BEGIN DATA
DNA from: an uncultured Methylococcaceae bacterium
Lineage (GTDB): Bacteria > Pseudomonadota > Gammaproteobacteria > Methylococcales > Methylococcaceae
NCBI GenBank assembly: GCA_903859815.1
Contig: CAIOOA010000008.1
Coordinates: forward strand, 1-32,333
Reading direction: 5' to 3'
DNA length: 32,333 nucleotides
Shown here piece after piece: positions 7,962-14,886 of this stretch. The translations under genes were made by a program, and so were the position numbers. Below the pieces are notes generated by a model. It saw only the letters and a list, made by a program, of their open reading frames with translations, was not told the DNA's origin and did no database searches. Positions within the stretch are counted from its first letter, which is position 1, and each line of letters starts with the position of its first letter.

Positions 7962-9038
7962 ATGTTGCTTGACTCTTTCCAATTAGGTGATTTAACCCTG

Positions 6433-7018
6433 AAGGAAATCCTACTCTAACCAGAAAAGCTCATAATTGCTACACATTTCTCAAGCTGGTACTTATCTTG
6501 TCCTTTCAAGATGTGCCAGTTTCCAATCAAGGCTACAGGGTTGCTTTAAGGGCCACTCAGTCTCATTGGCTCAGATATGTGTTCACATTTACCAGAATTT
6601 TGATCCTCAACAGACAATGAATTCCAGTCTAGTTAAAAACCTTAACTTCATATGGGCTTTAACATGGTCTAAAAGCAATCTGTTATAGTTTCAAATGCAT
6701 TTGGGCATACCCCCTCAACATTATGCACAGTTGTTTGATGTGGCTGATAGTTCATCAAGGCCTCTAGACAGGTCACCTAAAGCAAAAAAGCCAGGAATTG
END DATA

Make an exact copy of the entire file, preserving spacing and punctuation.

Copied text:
DNA from: an uncultured Methylococcaceae bacterium
Lineage (GTDB): Bacteria > Pseudomonadota > Gammaproteobacteria > Methylococcales > Methylococcaceae
NCBI GenBank assembly: GCA_903859815.1
Contig: CAIOOA010000008.1
Coordinates: forward strand, 1-32,333
Reading direction: 5' to 3'
DNA length: 32,333 nucleotides
Shown here piece after piece: positions 7,962-14,886 of this stretch. The translations under genes were made by a program, and so were the position numbers. Below the pieces are notes generated by a model. It saw only the letters and a list, made by a program, of their open reading frames with translations, was not told the DNA's origin and did no database searches. Positions within the stretch are counted from its first letter, which is position 1, and each line of letters starts with the position of its first letter.

Positions 7962-9038
7962 ATGTTGCTTGACTCTTTCCAATTAGGTGATTTAACCCTG

Positions 6433-7018
6433 AAGGAAATCCTACTCTAACCAGAAAAGCTCATAATTGCTACACATTTCTCAAGCTGGTACTTATCTTG
6501 TCCTTTCAAGATGTGCCAGTTTCCAATCAAGGCTACAGGGTTGCTTTAAGGGCCACTCAGTCTCATTGGCTCAGATATGTGTTCACATTTACCAGAATTT
6601 TGATCCTCAACAGACAATGAATTCCAGTCTAGTTAAAAACCTTAACTTCATATGGGCTTTAACATGGTCTAAAAGCAATCTGTTATAGTTTCAAATGCAT
6701 TTGGGCATACCCCCTCAACATTATGCACAGTTGTTTGATGTGGCTGATAGTTCATCAAGGCCTCTAGACAGGTCACCTAAAGCAAAAAAGCCAGGAATTG